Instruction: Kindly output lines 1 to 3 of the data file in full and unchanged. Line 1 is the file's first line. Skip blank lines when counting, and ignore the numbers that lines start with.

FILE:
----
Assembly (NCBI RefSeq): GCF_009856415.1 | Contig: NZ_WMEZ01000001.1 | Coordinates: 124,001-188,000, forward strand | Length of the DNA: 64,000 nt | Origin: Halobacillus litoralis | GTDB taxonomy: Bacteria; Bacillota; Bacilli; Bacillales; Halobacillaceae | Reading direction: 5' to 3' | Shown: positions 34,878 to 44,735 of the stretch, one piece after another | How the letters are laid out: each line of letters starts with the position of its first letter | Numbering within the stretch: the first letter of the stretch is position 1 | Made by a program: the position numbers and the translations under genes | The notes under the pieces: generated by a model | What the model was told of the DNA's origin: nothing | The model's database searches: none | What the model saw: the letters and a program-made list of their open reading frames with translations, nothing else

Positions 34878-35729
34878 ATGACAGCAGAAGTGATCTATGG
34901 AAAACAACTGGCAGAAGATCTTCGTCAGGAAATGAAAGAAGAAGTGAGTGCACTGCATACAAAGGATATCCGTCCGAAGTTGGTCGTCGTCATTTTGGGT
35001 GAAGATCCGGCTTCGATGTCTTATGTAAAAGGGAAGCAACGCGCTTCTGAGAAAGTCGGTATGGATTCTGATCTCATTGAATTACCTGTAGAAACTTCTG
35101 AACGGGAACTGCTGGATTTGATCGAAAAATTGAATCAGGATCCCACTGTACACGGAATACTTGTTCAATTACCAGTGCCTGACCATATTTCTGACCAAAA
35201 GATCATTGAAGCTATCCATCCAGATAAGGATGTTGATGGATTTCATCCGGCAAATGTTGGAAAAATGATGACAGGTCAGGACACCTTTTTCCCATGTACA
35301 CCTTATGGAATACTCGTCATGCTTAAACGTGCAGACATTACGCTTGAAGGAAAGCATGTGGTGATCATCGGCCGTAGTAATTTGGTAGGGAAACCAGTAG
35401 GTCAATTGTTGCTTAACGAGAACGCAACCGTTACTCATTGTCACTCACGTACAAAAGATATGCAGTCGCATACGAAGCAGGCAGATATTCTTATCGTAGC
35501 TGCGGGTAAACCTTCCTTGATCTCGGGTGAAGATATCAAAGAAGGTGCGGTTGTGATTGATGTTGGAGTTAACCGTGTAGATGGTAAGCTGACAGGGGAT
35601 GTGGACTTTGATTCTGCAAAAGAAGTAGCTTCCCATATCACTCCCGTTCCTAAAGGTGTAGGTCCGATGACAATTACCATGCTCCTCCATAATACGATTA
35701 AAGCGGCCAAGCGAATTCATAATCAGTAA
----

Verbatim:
Assembly (NCBI RefSeq): GCF_009856415.1 | Contig: NZ_WMEZ01000001.1 | Coordinates: 124,001-188,000, forward strand | Length of the DNA: 64,000 nt | Origin: Halobacillus litoralis | GTDB taxonomy: Bacteria; Bacillota; Bacilli; Bacillales; Halobacillaceae | Reading direction: 5' to 3' | Shown: positions 34,878 to 44,735 of the stretch, one piece after another | How the letters are laid out: each line of letters starts with the position of its first letter | Numbering within the stretch: the first letter of the stretch is position 1 | Made by a program: the position numbers and the translations under genes | The notes under the pieces: generated by a model | What the model was told of the DNA's origin: nothing | The model's database searches: none | What the model saw: the letters and a program-made list of their open reading frames with translations, nothing else

Positions 34878-35729
34878 ATGACAGCAGAAGTGATCTATGG